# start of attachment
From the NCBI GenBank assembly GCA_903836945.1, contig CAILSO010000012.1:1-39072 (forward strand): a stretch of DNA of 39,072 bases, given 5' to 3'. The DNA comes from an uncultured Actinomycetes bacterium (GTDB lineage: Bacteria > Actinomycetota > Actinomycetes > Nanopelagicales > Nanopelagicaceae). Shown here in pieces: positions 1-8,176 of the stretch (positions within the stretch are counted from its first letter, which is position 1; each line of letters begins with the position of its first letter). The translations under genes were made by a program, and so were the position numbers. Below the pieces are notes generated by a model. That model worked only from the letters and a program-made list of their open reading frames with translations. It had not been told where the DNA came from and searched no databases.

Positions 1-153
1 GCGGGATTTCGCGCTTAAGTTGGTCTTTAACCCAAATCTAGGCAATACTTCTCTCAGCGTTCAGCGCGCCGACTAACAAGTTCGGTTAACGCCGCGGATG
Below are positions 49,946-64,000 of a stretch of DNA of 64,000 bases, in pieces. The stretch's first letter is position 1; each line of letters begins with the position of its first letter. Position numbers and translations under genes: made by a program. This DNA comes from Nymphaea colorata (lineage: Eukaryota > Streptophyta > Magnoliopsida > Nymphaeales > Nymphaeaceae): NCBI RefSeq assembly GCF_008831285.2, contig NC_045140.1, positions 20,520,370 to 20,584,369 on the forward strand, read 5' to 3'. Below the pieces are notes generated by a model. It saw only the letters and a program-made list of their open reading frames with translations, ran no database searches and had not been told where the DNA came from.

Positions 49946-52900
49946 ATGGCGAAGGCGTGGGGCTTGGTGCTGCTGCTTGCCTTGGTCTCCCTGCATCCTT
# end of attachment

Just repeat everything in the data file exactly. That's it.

From the NCBI GenBank assembly GCA_903836945.1, contig CAILSO010000012.1:1-39072 (forward strand): a stretch of DNA of 39,072 bases, given 5' to 3'. The DNA comes from an uncultured Actinomycetes bacterium (GTDB lineage: Bacteria > Actinomycetota > Actinomycetes > Nanopelagicales > Nanopelagicaceae). Shown here in pieces: positions 1-8,176 of the stretch (positions within the stretch are counted from its first letter, which is position 1; each line of letters begins with the position of its first letter). The translations under genes were made by a program, and so were the position numbers. Below the pieces are notes generated by a model. That model worked only from the letters and a program-made list of their open reading frames with translations. It had not been told where the DNA came from and searched no databases.

Positions 1-153
1 GCGGGATTTCGCGCTTAAGTTGGTCTTTAACCCAAATCTAGGCAATACTTCTCTCAGCGTTCAGCGCGCCGACTAACAAGTTCGGTTAACGCCGCGGATG
Below are positions 49,946-64,000 of a stretch of DNA of 64,000 bases, in pieces. The stretch's first letter is position 1; each line of letters begins with the position of its first letter. Position numbers and translations under genes: made by a program. This DNA comes from Nymphaea colorata (lineage: Eukaryota > Streptophyta > Magnoliopsida > Nymphaeales > Nymphaeaceae): NCBI RefSeq assembly GCF_008831285.2, contig NC_045140.1, positions 20,520,370 to 20,584,369 on the forward strand, read 5' to 3'. Below the pieces are notes generated by a model. It saw only the letters and a program-made list of their open reading frames with translations, ran no database searches and had not been told where the DNA came from.

Positions 49946-52900
49946 ATGGCGAAGGCGTGGGGCTTGGTGCTGCTGCTTGCCTTGGTCTCCCTGCATCCTT